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This is a reference to the Avalon Hill board game.

Historically, the Japanese fleet approached Midway in four waves. The first wave (a strike force of four carriers and supporting ships) was slightly inferior in power to the American forces (three carriers, cruisers, and a "fourth" carrier on Midway). On the second day, the Japanese receive two more waves of reinforcements of surface ships that give them a decisive superiority over the Americans at sea (but not in the air).

As the Japanese, how do I hide/avoid combat on the first day until my reinforcements arrive, given the Americans' full board "search" capabilities? Or should I accept the possibility of combat, hope for a more or less even result, and then hope that my second-day reinforcements can overwhelm the Americans?

Would your answer change between the Basic game (air combat only, on more or less even terms) and the Advanced game (which allows ship-to-ship combat that favors the Japanese)?

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2 Answers

up vote -1 down vote accepted

I'm sorry I don't have the knowledge to answer your question. I assume you're asking about the original 1964 edition, as opposed to the 1991 "Smithsonian Edition"; unfortunately, I'm not familiar with either one.

Have you looked for answers on www.boardgamegeek.com? Each game has its own web-page there, with a (usually very useful) forum section:

1964 edition http://www.boardgamegeek.com/boardgame/2250/midway#forums

1991 edition http://www.boardgamegeek.com/boardgame/1373/midway#forums

You might also find useful information on the forum at talk.consimworld.com: Boardgaming, INDIVIDUAL GAMES . . , Era: World War II (INDIVIDUAL GAME), Pacific Theatre, Midway (AH) .

Good luck!

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-1: Referring someone to another site when you don't have an answer isn't really appropriate as an answer. The idea is that we should be providing answers backed up by references, not simply referring them to another site. See here: boardgames.stackexchange.com/faq#deletion –  deworde Aug 24 '12 at 17:27
    
It was helpful to me. Thanks. –  Tom Au Aug 24 '12 at 19:07
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The other answer got me to look up the game again, and here's what I found.

If the Japanese player is worried about the balance of power on Day 1, he should stay out of the range of planes based on Midway (about half of those of an American carrier, although Midway has a greater CAPACITY than any carrier). This means the normal 7-square "round trip" range, and even the 14-square "suicide bomber" range (the rules provide that if some of an attacker's planes are making suicide attacks, and he suffers combat losses, he can count those losses against the "suicide" planes first).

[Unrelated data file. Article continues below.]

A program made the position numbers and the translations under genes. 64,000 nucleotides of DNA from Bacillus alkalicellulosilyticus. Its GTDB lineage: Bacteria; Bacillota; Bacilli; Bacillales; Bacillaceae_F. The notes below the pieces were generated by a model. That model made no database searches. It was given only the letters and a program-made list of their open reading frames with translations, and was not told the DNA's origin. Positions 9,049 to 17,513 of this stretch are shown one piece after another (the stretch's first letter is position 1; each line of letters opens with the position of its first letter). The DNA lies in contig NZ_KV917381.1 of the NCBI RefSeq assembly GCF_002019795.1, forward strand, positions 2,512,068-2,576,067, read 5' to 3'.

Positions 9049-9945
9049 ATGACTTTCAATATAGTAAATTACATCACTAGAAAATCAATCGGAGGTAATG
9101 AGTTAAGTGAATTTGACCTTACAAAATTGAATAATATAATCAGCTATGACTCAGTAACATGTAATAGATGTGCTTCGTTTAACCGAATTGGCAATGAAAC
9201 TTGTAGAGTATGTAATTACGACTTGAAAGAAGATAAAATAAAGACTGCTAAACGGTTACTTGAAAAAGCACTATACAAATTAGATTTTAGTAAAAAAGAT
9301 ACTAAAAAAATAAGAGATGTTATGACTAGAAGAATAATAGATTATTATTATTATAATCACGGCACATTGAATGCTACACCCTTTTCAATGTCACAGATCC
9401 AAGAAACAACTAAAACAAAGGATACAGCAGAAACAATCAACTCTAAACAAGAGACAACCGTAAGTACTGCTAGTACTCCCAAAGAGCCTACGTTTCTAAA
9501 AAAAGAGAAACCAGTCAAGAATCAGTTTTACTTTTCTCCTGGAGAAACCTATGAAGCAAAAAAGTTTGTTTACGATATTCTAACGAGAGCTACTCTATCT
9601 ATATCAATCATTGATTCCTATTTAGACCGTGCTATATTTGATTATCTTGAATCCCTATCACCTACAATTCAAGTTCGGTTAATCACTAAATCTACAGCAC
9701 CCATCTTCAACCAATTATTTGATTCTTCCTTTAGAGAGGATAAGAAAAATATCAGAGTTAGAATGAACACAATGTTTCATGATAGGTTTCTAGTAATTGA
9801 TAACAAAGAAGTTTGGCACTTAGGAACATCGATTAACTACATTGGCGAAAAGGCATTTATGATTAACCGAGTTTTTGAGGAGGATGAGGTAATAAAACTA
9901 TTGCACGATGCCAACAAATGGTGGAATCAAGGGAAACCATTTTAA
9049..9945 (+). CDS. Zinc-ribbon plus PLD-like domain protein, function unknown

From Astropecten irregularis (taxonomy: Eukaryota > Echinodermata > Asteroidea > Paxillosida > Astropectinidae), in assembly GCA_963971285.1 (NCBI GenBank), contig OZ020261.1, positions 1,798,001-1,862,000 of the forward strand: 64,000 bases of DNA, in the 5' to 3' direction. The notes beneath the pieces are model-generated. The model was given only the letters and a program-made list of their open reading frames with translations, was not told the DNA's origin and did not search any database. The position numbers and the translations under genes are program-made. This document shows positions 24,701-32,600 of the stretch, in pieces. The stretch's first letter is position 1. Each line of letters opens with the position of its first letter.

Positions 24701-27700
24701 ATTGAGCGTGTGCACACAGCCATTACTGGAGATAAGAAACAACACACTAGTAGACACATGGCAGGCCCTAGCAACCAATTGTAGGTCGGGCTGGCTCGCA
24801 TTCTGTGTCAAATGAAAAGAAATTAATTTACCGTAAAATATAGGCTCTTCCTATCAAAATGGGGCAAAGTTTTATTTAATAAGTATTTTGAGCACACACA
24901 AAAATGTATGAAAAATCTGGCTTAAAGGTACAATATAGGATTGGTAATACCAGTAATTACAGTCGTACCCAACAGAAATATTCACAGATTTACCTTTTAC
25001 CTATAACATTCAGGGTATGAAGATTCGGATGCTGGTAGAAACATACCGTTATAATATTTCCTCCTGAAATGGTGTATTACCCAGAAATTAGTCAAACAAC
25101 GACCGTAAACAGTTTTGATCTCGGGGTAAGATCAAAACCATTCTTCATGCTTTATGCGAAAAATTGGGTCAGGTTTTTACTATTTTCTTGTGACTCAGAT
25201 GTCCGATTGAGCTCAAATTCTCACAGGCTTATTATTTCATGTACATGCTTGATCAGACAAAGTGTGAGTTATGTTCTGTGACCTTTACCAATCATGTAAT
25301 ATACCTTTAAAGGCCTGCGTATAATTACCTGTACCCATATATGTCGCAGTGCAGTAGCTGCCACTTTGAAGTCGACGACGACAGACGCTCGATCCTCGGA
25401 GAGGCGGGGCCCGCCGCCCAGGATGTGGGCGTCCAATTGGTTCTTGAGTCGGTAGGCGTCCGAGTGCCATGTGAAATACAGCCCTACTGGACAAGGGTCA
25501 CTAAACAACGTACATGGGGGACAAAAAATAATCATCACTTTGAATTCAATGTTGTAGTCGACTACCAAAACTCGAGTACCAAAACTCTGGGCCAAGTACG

For the Japanese players, that means staying in columns "A" and "B" near the western edge of the board on Day 1, close to Day 2 reinforcements. If the Americans want to attack beyond the range of Midway based planes, they will do so at a disadvantage. This is particularly true in the advanced game, where Midway would have to send additional fighters to bring the American carrier groups to parity with the Japanese, meaning that the carriers would have room for fewer dive bombers.

On the other hand, the Japanese player may want to seek aerial combat on almost even terms on Day 1, in order clear the way for later waves. With their (future) edge in ships, "attrition," provided that it is balanced, favors them. On Day 1, they enjoy "draw odds," that is if they "draw" on the first day, their reinforcements make them likely to win.

On Day 2, the focus of the game changes with the arrival of the Atago, a cruiser whose importance is as the flagship of the transport fleet bound for the invasion of Midway. (The way to attack the transports is to attack the Atago.) The Americans can try to prevent the invasion of Midway by sinking the Atago. or follow the historically-based strategy of sinking the Japanese carriers, but they might not be able to do both.

One way for the Japanese to win is to "take out" enough American air power on the first day so the Americans can't prevent the invasion from the Atago. The other, safer way, is to concentrate forces on Day 2 in order to maximize the chances of a successful retaliation against a "first strike."

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